The Weeknd’s commitment to his bit can feel impersonal at times, especially when the amount of effects layered on his voice make him sound like he’s singing from just outside the studio walls, or from the deep beyond. It sounds like a voice that’s been inscribed into history, and is being resuscitated in order to rouse the masses.
Generally, he does so by drawing inspiration from the ecstatic pop of the 1980s, particularly Michael Jackson, a clear vocal influence. But the most striking and unanticipated turns on “After Hours” come when he pivots without sacrificing his gleam: “Too Late” has a peppy 2-step garage beat, and a flicker of industrial clangor near the end; “Hardest to Love” is rollicking big-room drum ’n’ bass à la Roni Size.
But the Weeknd also dabbles in abstraction, working with the electro-ambient miserablist Oneohtrix Point Never and Tame Impala’s Kevin Parker on “Repeat After Me (Interlude).” This album is both blatant and curious all at once. (See also the empathetic dub-house remix of the title track by the Blaze, one of several remixes released as bonus tracks.)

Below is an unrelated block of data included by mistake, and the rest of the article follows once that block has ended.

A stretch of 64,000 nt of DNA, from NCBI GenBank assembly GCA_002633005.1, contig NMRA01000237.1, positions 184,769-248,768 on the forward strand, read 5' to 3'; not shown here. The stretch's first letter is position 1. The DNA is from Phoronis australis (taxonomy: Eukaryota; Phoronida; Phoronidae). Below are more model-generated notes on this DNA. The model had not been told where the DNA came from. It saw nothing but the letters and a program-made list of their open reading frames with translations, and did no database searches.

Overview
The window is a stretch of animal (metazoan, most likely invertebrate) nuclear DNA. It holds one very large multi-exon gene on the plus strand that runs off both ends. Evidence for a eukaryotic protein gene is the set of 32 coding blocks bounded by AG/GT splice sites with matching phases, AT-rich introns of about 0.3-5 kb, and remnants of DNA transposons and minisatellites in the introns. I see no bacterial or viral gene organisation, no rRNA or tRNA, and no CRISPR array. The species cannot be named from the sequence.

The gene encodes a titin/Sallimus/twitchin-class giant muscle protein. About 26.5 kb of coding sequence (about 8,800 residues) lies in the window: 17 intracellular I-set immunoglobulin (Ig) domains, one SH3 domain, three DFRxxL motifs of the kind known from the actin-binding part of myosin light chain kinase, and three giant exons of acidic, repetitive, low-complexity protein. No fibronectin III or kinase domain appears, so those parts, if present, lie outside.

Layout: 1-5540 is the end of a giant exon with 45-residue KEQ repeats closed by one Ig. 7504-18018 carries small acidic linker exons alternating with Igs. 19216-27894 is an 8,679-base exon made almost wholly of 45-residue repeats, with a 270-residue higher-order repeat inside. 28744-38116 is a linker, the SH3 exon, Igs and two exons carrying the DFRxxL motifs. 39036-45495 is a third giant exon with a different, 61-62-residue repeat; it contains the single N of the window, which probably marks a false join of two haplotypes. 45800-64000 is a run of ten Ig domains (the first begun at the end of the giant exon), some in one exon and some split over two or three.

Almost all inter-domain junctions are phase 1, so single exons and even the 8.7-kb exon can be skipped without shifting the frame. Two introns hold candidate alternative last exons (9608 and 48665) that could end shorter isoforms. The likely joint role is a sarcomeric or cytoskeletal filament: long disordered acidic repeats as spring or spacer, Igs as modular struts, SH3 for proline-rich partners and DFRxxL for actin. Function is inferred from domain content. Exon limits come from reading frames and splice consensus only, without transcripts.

The rest of the album, though, doesn’t shy away from the Weeknd’s shimmery mid-80s luxuriance. The saxophone solo near the end of the satisfyingly electric “In Your Eyes” could be high-end Muzak (in the best way), and “Save Your Tears” has both tonal echoes of Depeche Mode’s melancholy and a nod to “Everything She Wants” by Wham!
And then there’s “Blinding Lights,” currently the No. 1 song in the country, which could have been lifted from a found Jazzercise tape from 1986, though the chilly synths have a slightly sinister tinge. It says a lot about the durability of the Weeknd’s early noir, the full commitment to the louche aesthetic he embodied — see his cameo in “Uncut Gems,” which depends on it — that even the raging centrist popularity of “Blinding Lights” can’t disinter it.
The song’s music video is appropriately traumatic, but on TikTok in recent days, the #blindinglightschallenge has been ubiquitous, among the most wholesome of all viral dances. Many of the most popular videos feature two sons dancing with their father: they are relentlessly doofy.
But the videos are short, and the music used is just the song’s intro — you never hear the Weeknd sing. It’s another way for him to slip onto the tip of everybody’s tongue while stowing away his feelings in the shadows.